The old homestead has been lately improved and beautified. A wind mill furnishes water for the bath rooms, the dwelling has been repainted and the beautiful lawn and old fashioned garden and grounds comprise one the most picturesque spots to be seen anywhere in this part of Virginia. Much of the furniture is that brought by the founder, Thomas Fitzhugh from England, at the time the house was built. The parlor suite, a splendid specimen of the antique, is well preserved, and having recently been magnificently upholstered anew in the old style, is a treasure to the lover of the ancient. The massive iron back in the great open fire place in the parlor bears the legend "T.F., 1742". There is an outside kitchen near the dwelling with an old fashioned open fireplace of titanic proportions, fitted with all the old time paraphernalia for cooking-ovens, spits, cranes, etc.-and all in perfect order. Those who have partaken of the fat (shoat?) roasted before the open fire, or the well browned and basted turkey that has ripened on the spits in this historic kitchen, say that no such fare can be had at "Delmonico's" or elsewhere.
There are 522 acres now remaining with the old homestead, and comprising Boscobel as it stands today, about 30 acres being woodland. The mansion was considerably enlarged by the late William A. Little, and now has twelve rooms in the dwelling proper, including bath rooms, water being supplied in abundance for all purposes from the splendid stone curbed well in the yard, a wind-mill doing the pumping. There is at one side of the lawn a cottage of three rooms, with old-fashioned chimney and wood fire-place, the main room being celled(?) throughout, and constituting one of the most delightful dens imaginable. The farm is a fine one apart from the advantages of the place as a residence. While some of the fields have been badly handled under the tenant system, most of the place is in fine order and producing fine crops. The barns, stables, granaries and hay sheds are capacious, serviceable, and well located.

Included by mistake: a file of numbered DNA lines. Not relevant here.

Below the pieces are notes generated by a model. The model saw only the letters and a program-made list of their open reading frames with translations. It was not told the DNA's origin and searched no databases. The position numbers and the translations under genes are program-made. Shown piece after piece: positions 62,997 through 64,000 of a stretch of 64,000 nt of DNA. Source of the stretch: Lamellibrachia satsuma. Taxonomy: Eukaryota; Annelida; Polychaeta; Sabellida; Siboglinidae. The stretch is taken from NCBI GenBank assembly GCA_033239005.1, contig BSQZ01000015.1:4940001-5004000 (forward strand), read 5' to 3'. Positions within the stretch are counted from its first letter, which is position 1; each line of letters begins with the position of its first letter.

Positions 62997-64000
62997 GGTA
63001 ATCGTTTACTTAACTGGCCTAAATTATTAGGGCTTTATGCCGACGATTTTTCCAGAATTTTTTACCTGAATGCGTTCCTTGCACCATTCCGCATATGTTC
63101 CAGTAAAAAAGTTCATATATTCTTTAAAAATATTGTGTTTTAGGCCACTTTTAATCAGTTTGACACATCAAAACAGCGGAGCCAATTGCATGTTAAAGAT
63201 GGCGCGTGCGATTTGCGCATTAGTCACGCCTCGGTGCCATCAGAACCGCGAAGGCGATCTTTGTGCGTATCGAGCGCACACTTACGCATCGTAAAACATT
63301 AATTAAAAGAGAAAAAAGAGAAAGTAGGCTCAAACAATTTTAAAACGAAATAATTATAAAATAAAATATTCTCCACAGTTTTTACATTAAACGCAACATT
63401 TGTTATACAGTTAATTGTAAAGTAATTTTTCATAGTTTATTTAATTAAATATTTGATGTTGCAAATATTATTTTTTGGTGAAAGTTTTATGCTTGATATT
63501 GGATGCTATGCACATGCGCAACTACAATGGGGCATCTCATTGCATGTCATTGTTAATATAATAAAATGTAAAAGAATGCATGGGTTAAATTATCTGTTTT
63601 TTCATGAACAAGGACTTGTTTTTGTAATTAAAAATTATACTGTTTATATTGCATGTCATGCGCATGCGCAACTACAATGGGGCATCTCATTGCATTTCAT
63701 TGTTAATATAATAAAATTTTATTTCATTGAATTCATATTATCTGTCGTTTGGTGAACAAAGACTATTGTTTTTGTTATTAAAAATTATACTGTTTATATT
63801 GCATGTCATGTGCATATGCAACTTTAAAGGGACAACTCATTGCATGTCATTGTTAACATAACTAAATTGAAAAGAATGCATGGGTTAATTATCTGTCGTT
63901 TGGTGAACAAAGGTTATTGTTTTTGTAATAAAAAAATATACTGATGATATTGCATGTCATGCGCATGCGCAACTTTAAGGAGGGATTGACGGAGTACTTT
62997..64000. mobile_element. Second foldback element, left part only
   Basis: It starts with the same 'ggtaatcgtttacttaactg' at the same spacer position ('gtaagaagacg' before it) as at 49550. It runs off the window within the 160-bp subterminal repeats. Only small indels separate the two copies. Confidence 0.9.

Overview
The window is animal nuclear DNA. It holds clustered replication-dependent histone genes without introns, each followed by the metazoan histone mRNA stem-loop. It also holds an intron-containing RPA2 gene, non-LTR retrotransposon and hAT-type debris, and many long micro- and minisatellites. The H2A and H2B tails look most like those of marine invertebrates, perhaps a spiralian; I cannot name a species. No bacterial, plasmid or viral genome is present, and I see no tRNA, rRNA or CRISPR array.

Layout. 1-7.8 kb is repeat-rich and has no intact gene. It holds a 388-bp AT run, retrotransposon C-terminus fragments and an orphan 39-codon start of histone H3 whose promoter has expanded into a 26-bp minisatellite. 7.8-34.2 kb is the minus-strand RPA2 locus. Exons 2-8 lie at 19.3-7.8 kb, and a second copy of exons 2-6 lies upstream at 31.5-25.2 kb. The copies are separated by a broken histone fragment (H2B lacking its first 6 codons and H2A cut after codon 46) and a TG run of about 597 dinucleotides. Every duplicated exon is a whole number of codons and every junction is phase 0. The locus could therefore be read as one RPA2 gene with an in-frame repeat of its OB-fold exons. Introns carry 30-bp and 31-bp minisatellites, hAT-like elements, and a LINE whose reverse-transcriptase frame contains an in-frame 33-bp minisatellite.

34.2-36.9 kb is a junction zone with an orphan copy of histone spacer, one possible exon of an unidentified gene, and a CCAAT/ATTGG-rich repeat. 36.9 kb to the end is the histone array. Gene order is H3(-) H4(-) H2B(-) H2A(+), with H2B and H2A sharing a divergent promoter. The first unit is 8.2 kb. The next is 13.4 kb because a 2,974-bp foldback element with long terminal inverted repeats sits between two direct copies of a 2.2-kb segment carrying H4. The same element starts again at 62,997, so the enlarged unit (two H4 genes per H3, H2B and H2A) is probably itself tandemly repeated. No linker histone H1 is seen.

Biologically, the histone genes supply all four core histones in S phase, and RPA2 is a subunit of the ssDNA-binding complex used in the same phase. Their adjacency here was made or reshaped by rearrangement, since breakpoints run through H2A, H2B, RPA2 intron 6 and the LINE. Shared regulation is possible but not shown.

There are four excellent tenant houses of two and four rooms each on the land: these are modern and in excellent repair, as is also a neat dwelling of six rooms for the farm manager. The farm is gently rolling and admirably watered by springs and bold branches, making every field available for pasturage, and greatly facilitating the handling of stock. The dwelling is situated on very high ground, but slopes of such gentle grade lead to it that one forms the idea of a slight elevation in the plain. Thirty minutes drive from the door will take one to any central point in Fredericksburg. Nearer still, a mile and half from the gate is the railroad stateion, "Leeland", named from the famous Lee family of Virginia; near the station is the palatial modern residence of Capt. Dan Lee, who is a brother of Gen. Fitzhugh Lee, of national renown. Lee-land is on the main line of the Atlantic Coast Line and Seaboard Air Line Railways. Mr. Charles H. Hurkamp has just purchased "Boscobel", paying $15,000 for the place, which he intents to convert into a model livestock farm. It is wonderfully adapted by nature to such a use, being well watered throughout. With his energy, resources, and experience in the successful handling of high-grade horses, every augury is for Mr. Hurkamps marked success. Gentle, straightforward, manly, the new owner possesses a wide circle of warm friends, while his ability in business matters is only less market than his wonderful genius for the education of his favorite-the horse. The spacious verandas and handsome lawns, shaded by fine old trees, mark a fitting home for the owner of such horses as Amaret, Hurry Up, and the coming star-Kinlock.